Science Can Double The Solar Dividend

Science can double the solar dividendv

The sun’s light can produce far more energy with new technology. Image: Marty Finney on Unsplash

Researchers have found three new ways to double the solar dividend, making the sun work harder and deliver more to the renewable economy.

A new, translucent material made of little more than silica and air can double the solar dividend, collecting solar heat and raising temperatures to 200°C, delivering new ways to heat homes or power industrial processes.

And other researchers in the same US city believe they may be on track to deliver much more electricity from solar cells. They have found a way to make a single photon of light dislodge not one electron but two.

A third team in Saudi Arabia has now shown that their solar arrays can not only generate electric power: they can also turn sea water into fresh drinking water at the same time.

All three technologies are at the laboratory stage. All three are a long way from commercial exploitation on any scale. But all three are also demonstrations of the extraordinary ingenuity and imagination at work in the world’s laboratories as scientists look for new ways to tackle the energy challenge of a zero carbon world, and deliver more power without raising planetary temperatures to hazardous levels.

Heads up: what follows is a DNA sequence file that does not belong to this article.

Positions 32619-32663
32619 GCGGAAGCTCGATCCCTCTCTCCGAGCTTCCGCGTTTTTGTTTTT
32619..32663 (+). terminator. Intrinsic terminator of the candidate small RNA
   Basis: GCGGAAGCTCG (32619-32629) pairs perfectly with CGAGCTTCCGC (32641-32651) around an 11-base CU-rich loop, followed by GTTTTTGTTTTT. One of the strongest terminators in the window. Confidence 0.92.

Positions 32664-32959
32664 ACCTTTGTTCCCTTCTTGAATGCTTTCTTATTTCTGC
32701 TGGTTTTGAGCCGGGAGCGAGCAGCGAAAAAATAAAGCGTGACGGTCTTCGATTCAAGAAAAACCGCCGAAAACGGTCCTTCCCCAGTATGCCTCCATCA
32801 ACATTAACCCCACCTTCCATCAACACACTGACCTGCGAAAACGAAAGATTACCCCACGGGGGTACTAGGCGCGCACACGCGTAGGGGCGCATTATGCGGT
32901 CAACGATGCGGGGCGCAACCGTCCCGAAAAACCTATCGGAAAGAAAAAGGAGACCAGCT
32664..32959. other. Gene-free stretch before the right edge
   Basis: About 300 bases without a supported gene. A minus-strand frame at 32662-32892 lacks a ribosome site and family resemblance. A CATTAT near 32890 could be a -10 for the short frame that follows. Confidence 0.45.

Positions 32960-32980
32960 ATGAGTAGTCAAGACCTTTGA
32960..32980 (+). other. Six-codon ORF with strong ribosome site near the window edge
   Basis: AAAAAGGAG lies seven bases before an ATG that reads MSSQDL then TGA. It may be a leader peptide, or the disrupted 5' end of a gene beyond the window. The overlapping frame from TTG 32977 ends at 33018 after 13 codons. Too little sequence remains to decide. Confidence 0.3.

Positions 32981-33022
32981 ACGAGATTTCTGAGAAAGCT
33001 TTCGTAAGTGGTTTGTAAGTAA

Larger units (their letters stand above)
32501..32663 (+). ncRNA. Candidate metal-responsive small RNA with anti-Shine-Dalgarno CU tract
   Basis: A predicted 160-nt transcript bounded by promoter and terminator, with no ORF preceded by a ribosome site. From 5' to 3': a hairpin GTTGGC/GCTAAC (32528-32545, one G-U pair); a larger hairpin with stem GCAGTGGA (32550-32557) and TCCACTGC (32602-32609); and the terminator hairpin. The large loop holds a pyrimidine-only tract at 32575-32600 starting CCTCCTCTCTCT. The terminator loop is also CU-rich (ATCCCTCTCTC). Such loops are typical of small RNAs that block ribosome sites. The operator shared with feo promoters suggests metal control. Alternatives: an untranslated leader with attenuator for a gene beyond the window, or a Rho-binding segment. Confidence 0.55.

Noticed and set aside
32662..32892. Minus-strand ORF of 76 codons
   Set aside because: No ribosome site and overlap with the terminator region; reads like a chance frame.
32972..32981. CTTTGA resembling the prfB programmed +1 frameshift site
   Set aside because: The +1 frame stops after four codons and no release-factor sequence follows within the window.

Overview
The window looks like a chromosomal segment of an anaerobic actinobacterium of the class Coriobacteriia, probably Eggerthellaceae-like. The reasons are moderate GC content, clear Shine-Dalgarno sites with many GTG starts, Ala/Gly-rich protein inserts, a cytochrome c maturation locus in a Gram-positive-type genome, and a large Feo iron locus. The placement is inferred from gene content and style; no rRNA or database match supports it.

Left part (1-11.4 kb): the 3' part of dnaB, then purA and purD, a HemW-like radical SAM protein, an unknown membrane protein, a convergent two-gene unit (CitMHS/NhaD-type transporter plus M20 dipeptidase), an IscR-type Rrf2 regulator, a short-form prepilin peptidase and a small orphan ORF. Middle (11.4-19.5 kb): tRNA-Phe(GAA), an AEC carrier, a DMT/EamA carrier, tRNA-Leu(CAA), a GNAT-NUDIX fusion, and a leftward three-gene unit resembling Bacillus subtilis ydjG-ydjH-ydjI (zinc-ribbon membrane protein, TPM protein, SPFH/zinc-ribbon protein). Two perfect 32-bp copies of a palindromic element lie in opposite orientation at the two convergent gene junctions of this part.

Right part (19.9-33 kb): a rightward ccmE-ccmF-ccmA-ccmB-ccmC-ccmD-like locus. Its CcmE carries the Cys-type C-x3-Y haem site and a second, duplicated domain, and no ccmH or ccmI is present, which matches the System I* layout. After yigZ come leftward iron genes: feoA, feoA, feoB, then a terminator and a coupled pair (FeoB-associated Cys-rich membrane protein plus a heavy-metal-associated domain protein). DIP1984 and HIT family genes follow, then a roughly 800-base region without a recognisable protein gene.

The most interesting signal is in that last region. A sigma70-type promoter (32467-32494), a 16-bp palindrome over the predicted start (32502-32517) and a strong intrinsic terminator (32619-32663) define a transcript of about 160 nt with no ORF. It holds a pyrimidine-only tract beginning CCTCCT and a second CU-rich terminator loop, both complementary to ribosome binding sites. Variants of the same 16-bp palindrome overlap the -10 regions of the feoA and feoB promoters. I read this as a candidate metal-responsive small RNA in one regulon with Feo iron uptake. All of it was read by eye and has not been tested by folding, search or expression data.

Researchers have been working on ways to turn carbon dioxide back into fuel, to warm and light homes with transparent wood, to generate power from footsteps and to harvest electrical energy from evaporation.

Solar spurt

All three of the latest twists exploit sunlight in different ways, and use new materials to step up levels of efficiency.

Researchers at the Massachusetts Institute of Technology report in the American Chemical Society journal ACS Nano that they have developed an insulating material that is 95% translucent.

An aerogel is a foam made with silica and held together not with water but with air. These remarkable fabrics have been around for decades – the US space agency Nasa has been experimenting with them – and although these improbable structures have incomparable insulating properties, they have until now had limited transparency.